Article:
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I realize that I should include the shebang line only in scripts we want to run directly in the shell. I also do not see the shebang line included in any of the big module packages I have installed locally.

However, I was still curious if people might include it for some other reason I'm not yet aware of. Or if there perhaps might be something like a (e.g.) ~'historical' reason for including it. Or should the shebang line never ever be included in .pm files(period) for fear of my house exploding?

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The only use I can think of is that someone people but some tests in modules which are run by executing the module as a script. – ikegami Sep 24 '12 at 14:22
up vote 7 down vote accepted

No. A shebang marks a file as executable, and a module is usually not executable.

In general, there are exceptions. Python has an idiom to detect whether the current file is the one invoked by the interpreter, and quite some modules use this to run their unit tests when invoked standalone. This is not common in the Perl community, where you have extra unit test files bundled with the module on CPAN.

So even with this possible exception in mind, I would not consider it good style to include a shebang in a module file which is not meant to be executed directly.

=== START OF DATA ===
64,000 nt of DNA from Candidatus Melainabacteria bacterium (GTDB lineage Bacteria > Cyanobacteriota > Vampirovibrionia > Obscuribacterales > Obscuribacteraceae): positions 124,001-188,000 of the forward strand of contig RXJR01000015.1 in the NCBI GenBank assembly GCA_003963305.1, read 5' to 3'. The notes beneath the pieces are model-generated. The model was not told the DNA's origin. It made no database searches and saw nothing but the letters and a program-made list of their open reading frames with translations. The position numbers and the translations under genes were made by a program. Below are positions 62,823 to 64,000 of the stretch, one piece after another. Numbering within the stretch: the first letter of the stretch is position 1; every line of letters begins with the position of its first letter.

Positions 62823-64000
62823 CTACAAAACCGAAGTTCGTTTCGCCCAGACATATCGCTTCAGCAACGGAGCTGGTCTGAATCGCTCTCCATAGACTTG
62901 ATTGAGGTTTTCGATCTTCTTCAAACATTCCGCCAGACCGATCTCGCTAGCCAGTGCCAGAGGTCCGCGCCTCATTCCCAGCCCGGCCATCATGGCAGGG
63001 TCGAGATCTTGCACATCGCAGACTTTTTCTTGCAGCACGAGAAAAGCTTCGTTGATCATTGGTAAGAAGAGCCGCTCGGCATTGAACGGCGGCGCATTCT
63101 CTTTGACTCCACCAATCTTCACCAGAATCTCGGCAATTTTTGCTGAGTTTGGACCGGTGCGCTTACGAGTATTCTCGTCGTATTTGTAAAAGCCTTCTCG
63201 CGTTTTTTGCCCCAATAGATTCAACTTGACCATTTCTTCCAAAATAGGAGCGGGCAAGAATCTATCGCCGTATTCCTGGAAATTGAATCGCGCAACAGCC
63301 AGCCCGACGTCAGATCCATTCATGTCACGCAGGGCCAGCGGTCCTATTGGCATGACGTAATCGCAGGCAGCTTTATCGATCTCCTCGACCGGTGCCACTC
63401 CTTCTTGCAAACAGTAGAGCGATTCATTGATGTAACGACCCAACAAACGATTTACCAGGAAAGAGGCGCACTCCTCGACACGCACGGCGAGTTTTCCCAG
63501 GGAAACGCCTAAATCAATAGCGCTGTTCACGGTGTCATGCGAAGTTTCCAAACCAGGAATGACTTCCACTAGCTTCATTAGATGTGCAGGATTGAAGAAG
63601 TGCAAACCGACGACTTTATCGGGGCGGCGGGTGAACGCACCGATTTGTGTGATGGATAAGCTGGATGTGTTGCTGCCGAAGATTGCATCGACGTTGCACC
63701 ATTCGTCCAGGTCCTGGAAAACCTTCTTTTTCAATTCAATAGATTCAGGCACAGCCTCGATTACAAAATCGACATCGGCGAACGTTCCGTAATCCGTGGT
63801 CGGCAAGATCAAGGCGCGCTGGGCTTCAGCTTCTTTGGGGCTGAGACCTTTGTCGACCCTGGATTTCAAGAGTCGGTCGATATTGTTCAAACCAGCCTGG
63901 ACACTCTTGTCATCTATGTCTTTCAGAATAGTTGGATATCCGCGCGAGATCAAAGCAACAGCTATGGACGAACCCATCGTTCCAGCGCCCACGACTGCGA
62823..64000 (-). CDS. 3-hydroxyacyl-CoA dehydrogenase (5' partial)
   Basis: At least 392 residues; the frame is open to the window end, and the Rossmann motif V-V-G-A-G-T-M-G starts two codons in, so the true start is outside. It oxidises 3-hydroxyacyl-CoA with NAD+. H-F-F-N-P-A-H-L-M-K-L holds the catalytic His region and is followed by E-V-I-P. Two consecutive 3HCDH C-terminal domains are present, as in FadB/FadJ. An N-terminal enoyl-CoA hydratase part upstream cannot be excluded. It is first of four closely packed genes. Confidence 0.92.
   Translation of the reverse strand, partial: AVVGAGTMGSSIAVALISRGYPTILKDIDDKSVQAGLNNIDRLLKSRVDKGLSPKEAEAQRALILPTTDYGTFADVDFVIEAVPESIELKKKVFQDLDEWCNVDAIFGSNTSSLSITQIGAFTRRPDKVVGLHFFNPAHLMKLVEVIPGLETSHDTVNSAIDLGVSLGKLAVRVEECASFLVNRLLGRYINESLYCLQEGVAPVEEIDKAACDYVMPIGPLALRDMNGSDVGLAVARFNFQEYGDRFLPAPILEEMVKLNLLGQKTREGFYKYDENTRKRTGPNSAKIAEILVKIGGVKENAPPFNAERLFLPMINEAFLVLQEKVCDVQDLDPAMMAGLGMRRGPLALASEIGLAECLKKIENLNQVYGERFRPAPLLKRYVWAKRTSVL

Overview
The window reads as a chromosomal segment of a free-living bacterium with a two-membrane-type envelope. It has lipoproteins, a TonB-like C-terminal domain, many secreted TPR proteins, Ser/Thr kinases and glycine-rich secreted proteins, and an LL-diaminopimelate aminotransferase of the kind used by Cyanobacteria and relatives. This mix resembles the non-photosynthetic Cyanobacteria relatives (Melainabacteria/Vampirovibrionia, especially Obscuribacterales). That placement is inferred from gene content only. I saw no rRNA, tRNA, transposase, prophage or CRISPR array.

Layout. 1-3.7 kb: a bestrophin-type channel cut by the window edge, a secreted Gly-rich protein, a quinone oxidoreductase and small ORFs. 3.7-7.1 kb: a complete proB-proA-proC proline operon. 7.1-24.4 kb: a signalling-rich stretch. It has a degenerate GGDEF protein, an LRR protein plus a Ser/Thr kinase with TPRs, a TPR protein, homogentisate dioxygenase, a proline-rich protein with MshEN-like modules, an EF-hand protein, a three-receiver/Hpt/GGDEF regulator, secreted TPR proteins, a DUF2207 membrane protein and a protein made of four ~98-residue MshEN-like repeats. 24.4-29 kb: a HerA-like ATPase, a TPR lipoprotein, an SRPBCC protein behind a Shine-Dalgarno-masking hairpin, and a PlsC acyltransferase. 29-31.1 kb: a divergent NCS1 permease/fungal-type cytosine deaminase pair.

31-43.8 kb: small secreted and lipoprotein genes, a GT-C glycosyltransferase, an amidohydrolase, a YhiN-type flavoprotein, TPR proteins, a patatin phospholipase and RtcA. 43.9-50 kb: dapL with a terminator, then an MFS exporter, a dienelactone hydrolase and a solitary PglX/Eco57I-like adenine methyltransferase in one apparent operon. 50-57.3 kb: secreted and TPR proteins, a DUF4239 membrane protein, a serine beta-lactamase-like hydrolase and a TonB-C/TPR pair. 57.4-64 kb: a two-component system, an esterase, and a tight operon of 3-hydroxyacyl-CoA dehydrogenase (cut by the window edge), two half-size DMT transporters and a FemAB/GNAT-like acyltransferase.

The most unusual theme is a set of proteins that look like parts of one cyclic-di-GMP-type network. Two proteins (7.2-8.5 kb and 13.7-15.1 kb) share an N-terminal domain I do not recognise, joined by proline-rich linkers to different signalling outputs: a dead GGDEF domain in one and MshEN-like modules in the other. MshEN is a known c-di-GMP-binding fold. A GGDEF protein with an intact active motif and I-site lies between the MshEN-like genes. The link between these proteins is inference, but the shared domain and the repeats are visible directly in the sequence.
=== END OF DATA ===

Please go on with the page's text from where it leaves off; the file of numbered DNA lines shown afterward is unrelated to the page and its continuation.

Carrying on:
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There are exceptions. For example App::Module::Lister. – Sebastian Stumpf Sep 24 '12 at 13:09

The short answer is NO, but there is no right or wrong answer.

The purpose of the shebang is to let the OS know where the interpreter is. There is no requirement to add it to any Perl file (script or module). And under Windows it is ignored anyway**.

More specifically, in most cases there is no reason to add it to a module, unless there is some reason why you would want to execute that module directly. A Perl module is really just a Perl script anyway, with a 'package' command at the top.

Either way, it won't hurt if it is there, but in most cases it doesn't make sense.

** Regardless of how Perl is started it will always look at the shebang for command line switches. This even goes for Windows, where the OS doesn't look for the shebang line, but when Perl scans the file it will. See

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Are there any problems if a module has a shebang line that points to the wrong place, e.g. non-existant or wrong version of the perl interpreter? If so, that would be another reason not to do this. – Stuart R. Jefferys Sep 24 '12 at 13:14
An invalid shebang line will result in an interpreter not found error if you attempt to execute it. – tripleee Sep 24 '12 at 13:39
@Stuart R. Jefferys, No problems. If you don't try to execute the module, the shabang will be ignored. – ikegami Sep 24 '12 at 14:20
perl does not ignore the shebang line, regardless of the OS. Try #!/usr/bin/perl -w [linebreak] print undef; on Windows. True, the OS won't use it to launch Perl. (It uses a mechanism based on extension called "file associations".) – ikegami Sep 24 '12 at 15:56

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